LED Rolls of Lights

These things are amazing, easy to use, and really cheap.  There are now LED specialty shops all over the place (including two in Progreso on C.78 near the beach), and they’re sold at the big places like Niplito and (for more money) at Home Depot.  Easy to buy online too from places like Masluz.

A typical package has 5 meters of LED’s rolled up on a reel.  (Remember audio tapes and 8mm film?  It’s a reel like that.)  One end will have a connector on it, and you plug that into the power supply.  Plug the supply into an outlet and the whole strip lights up.

There are also LED strips made up of red green and blue (RGB) LEDs.  These will come with a controller that connects in between the strip and the power supply, as well as a little remote control the size of a credit card.  These strips let you change the colors, dim them, and even start them animating with constant color changes.

And what can you do with these things?

  • If you have a recessed area at the top of a wall, unroll a strip for beautiful indirect lighting.
  • Stick a strip under a shelf for even lighting along the entire length.
  • Light an entire china cabinet by running strips vertically down the sides.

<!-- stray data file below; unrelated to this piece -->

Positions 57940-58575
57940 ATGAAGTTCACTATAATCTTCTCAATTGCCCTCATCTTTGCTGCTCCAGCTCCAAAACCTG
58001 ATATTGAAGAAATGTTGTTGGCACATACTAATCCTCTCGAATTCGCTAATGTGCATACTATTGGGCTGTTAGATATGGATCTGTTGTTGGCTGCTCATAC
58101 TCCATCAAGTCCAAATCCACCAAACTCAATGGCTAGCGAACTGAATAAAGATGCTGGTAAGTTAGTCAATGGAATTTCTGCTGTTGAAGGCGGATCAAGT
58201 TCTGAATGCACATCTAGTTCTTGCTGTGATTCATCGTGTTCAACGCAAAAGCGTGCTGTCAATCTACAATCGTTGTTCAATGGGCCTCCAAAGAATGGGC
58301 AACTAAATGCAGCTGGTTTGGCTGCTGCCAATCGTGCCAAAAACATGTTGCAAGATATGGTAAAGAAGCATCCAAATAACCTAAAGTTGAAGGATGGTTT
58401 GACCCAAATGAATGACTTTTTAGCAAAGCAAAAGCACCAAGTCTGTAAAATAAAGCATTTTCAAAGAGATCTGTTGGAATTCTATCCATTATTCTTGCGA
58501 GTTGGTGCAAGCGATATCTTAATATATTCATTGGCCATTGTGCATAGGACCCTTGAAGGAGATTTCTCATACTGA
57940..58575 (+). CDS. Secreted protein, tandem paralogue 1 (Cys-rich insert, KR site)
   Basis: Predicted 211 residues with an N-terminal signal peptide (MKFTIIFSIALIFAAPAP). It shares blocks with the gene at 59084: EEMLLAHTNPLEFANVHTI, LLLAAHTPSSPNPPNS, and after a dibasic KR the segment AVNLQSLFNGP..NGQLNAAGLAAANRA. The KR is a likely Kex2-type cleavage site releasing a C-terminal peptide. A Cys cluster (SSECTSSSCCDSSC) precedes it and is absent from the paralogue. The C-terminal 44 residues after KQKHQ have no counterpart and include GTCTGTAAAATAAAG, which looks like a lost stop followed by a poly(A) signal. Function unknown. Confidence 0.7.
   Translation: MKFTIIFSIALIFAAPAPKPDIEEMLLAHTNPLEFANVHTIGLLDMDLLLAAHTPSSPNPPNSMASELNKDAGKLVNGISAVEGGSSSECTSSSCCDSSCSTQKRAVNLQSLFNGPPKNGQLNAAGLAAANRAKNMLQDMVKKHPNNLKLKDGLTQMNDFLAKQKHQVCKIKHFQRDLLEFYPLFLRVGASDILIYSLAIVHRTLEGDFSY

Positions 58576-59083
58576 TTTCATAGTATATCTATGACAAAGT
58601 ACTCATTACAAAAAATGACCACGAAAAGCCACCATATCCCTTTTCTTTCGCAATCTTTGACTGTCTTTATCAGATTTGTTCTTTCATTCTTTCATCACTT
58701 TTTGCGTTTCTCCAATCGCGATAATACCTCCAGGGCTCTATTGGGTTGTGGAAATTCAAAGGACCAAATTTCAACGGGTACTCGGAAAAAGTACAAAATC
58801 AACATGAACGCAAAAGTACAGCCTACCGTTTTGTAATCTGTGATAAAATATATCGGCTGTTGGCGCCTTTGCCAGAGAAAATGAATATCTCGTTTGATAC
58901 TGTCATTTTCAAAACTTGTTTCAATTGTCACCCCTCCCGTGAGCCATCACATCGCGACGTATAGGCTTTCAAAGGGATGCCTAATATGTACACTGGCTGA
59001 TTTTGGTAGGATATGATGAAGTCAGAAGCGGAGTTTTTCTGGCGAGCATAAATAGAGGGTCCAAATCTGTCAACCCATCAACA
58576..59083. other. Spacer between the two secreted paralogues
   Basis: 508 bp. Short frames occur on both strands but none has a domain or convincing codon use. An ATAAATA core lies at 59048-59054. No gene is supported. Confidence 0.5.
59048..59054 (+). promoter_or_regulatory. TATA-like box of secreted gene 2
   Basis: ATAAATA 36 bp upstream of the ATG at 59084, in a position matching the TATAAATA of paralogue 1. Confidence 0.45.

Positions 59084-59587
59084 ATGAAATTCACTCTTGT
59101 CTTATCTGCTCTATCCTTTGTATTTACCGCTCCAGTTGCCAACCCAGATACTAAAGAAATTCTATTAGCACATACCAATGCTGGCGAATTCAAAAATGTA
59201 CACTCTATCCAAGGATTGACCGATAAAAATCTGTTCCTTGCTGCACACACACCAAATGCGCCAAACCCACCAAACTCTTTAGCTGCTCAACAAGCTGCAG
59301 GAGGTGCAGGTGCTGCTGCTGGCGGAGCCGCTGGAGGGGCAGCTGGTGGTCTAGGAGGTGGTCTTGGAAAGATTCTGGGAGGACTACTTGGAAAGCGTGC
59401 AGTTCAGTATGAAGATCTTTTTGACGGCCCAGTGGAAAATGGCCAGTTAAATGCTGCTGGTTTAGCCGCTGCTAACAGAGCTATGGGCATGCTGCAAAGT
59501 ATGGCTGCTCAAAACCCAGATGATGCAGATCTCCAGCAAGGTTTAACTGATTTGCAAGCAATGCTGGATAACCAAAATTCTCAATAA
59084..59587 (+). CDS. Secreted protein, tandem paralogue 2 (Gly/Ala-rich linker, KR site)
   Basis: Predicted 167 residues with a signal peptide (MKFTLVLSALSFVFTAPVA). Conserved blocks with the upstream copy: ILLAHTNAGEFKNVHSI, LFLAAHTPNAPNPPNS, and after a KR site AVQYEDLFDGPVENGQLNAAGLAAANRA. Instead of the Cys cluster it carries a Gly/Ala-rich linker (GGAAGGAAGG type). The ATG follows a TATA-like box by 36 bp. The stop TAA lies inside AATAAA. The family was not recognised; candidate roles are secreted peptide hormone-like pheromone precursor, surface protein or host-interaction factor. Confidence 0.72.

• If you buy a strip rated for use outdoors, string it along anything to light the area.

MOUNTING THE STRIP:  The flexible LED strips come with an adhesive strip along its entire length; you take off the backing and press it in place.  That’s great provided your surface is perfectly smooth, and perfectly clean.  I find that strip does not work well, but there are lots of little clips (made for purposes like holding wire to a wall) that can be used to hold it up.

CUTTING THE STRIP:  LED strips cut easily with sharp scissors or wirecutters.  BUT you must be careful to cut the trip at the right place!  You will see the little square LEDs, and between them will be pairs of small copper foil surfaces.  Cut the strip right across that copper foil, so you leave a bit on each of your cut ends.  If you do this, you’ll be able later to solder thin wires to them and use the part you cut off for something else.

 

Plugs and counters

SUBCATEGORY: new construction/remodeling

This is just an easy idea that we’ve now done in two houses (in two countries).

It is simply this:  when designing your kitchen or bathroom, have an AC outlet (or two) installed under the counter, in a place where you will be able to reach it.  Then have a 1-inch (2 or 3 cm) hole drilled above it in your countertop.

Why?  So that the cords of your always-connected counter appliances–toothbrush/WaterPik in the bathroom; coffeemaker/grinder/toaster–stay totally out of your way and out of sight, all the time.  (You might even have a shelf under the bathroom counter for the toothbrush, REALLY keeping that ugly thing out of sight.)